# setoptions¶

The setoptions extension implements a non-standard \setOptions macro that allows you to change the options for a TeX package, or for the TeX input jax itself, from within a TeX expression.

setOptions[package]{options}

Sets the options for package to the ones given in options. Here, options is a collection of space-separated option names (to be set to true) or option=value declarations, where the given option will get the specified value. If the value contains spaces, it can be enclosed in braces, which will not become part of the value.

For example:

$\setOptions{tagSide=left} E = mc^2 \tag{1}$

$\setOptions{tagSide=right} e^{\pi 1} + 1 = 0 \tag{2}$


would typeset the first expression with its tag on the left, and the second (and subsequent) expressions with tags on the right.

To change a package setting, use the package name as an optional bracket argument:

$\setOptions[physics]{arrowdel=true} \grad \setOptions[physics]{arrowdel=false}$


Here the gradient symbol with have an arrow, but subsequent ones will not.

Note that any changes made by \setOptions are global, so will affect all the following expressions. If you want a local change, you will need to set the value back to its original one explicitly.

Because changing the option settings can cause adverse consequences, and so could be misused in a setting where users are provided the TeX content for your site, the setoptions package is not autoloaded, it does not appear in the list of all packages, and it can not be loaded with \require{}. You must include it in the package list explicitly if you want to allow its use.

To load the setoptions extension, add '[tex]/setoptions' to the load array of the loader block of your MathJax configuration, and add 'setoptions' to the packages array of the tex block.

window.MathJax = {
tex: {packages: {'[+]': ['centernot']}}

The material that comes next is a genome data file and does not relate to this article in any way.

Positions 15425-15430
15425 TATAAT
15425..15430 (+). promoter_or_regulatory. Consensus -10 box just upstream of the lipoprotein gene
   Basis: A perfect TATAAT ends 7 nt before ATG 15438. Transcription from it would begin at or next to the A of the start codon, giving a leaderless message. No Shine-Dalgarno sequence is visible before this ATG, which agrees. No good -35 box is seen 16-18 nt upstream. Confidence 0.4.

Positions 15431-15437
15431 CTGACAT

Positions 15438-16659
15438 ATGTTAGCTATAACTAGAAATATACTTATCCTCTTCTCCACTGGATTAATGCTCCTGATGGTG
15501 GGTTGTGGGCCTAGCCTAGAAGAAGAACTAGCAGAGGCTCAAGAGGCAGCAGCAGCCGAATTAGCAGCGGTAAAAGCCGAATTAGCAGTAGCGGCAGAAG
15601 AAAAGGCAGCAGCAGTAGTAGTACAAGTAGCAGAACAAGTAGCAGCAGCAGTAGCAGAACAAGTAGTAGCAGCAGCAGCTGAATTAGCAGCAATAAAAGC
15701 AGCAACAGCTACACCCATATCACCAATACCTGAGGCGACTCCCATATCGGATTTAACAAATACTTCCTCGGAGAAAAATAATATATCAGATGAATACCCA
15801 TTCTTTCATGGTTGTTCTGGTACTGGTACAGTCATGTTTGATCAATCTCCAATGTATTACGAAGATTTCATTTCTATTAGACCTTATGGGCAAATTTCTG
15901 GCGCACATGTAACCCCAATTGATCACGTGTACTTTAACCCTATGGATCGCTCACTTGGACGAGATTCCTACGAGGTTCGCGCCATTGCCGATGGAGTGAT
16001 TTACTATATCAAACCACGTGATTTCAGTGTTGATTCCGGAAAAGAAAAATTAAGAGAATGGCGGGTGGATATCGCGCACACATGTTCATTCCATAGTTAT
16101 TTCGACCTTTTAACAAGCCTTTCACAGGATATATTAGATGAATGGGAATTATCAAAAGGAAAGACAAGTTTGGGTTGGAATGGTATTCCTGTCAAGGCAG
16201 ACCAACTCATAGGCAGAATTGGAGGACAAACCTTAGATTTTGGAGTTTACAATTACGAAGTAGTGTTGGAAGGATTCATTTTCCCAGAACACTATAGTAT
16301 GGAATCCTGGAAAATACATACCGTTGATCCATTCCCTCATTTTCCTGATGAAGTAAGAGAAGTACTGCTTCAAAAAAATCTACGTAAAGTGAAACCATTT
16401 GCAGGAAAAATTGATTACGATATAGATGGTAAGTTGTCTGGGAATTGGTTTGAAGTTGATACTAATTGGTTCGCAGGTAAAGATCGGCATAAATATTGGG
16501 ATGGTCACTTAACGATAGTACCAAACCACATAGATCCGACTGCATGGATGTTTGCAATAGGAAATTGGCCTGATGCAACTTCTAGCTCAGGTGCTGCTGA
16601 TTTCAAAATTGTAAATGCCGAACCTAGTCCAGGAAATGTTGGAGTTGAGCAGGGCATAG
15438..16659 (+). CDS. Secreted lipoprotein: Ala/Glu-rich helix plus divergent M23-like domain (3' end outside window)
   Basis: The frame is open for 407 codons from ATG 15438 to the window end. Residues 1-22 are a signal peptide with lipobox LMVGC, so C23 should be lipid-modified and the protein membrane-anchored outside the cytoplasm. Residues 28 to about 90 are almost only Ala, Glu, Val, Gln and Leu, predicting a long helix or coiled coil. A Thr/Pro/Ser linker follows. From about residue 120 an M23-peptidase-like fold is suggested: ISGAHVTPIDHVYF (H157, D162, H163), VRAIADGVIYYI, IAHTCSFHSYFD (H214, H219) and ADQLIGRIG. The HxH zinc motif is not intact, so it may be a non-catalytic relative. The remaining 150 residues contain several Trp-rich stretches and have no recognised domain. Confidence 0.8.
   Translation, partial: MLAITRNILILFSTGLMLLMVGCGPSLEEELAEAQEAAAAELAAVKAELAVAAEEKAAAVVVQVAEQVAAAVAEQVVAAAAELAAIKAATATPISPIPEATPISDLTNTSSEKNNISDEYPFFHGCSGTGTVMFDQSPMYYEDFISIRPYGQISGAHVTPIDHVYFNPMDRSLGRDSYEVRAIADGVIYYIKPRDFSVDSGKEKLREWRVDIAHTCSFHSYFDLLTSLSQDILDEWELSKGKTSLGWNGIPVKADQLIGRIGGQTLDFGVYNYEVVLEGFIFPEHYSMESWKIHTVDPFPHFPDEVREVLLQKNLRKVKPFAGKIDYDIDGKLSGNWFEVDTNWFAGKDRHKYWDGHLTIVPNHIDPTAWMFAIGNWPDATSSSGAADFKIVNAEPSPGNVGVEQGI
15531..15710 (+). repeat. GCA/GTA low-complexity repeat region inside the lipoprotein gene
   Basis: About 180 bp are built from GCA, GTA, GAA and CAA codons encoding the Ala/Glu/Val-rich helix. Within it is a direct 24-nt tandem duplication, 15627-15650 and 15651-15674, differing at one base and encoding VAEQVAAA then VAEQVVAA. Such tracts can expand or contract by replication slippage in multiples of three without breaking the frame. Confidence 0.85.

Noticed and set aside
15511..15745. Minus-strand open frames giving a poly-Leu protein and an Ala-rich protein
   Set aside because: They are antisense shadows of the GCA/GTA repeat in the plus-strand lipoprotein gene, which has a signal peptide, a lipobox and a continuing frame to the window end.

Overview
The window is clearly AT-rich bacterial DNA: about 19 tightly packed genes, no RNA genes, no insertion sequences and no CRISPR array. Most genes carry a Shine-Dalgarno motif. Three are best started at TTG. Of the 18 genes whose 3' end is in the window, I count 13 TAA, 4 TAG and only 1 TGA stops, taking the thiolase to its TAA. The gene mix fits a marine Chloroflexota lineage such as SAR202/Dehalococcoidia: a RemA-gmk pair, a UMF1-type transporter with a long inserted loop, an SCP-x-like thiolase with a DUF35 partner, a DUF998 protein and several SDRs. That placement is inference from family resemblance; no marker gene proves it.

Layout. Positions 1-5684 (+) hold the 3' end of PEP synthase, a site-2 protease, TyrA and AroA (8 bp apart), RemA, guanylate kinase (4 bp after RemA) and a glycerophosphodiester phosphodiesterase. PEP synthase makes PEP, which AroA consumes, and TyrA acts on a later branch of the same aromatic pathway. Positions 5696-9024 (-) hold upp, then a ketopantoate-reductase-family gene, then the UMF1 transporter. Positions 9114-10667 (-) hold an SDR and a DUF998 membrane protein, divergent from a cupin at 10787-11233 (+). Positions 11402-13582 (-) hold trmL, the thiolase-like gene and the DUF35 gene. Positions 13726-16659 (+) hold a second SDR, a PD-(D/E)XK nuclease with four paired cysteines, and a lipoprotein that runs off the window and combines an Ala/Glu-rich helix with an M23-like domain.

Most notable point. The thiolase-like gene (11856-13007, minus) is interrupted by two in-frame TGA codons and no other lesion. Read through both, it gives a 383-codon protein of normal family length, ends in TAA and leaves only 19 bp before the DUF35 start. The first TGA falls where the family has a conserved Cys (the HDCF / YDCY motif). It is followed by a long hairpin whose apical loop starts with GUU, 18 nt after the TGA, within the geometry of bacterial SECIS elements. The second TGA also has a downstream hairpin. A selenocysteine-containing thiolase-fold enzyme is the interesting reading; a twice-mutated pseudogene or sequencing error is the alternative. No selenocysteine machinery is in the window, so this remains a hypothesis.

};


## The require command with setoptions¶

If the require package is enabled, setoptions modifies \require to allow passing of options for the required package (and makes the original \require macro available as \Require). So the new syntax is:

require[options]{package}

where options is a list of options in the same format as used by \setOptions, and package is the name of the extension to load. This command is equivalent to:

\Require{package}\setOptions[package]{options}


meaning that the package is loaded and then its options are set.

For example:

\require[harrowsize=3em]{amscd}


would load the amscd extension and then set its harrowsize option to 3em.

Note that the same rules apply to which options can be set for which package as those that govern \setOptions itself.

## setoptions Options¶

Adding the setoptions extension to the packages array defines a setoptions sub-block of the tex configuration block with the following values:

MathJax = {
tex: {
setoptions: {
filterPackage: SetOptionsUtil.filterPackage,  // filter for whether a package can be configured
filterOption: SetOptionsUtil.filterOption,    // filter for whether an option can be set
filterValue: SetOptionsUtil.filterValue,      // filter for the value to assign to an option
allowPackageDefault: true,       // default for allowing packages when not explicitly set in allowOptions
allowOptionsDefault: true,       // default for allowing option that isn't explicitly set in allowOptions
allowOptions: {                  // list of packages to allow/disallow, and their options to allow/disallow
//
//  top-level tex items can be set, but not these ones
//    (that leaves digits and the tagging options that can be set)
//
tex: {
FindTeX: false,
formatError: false,
package: false,
baseURL: false,
tags: false,          // would require a new TeX input jax instance
maxBuffer: false,
maxMaxros: false,
macros: false,
environments: false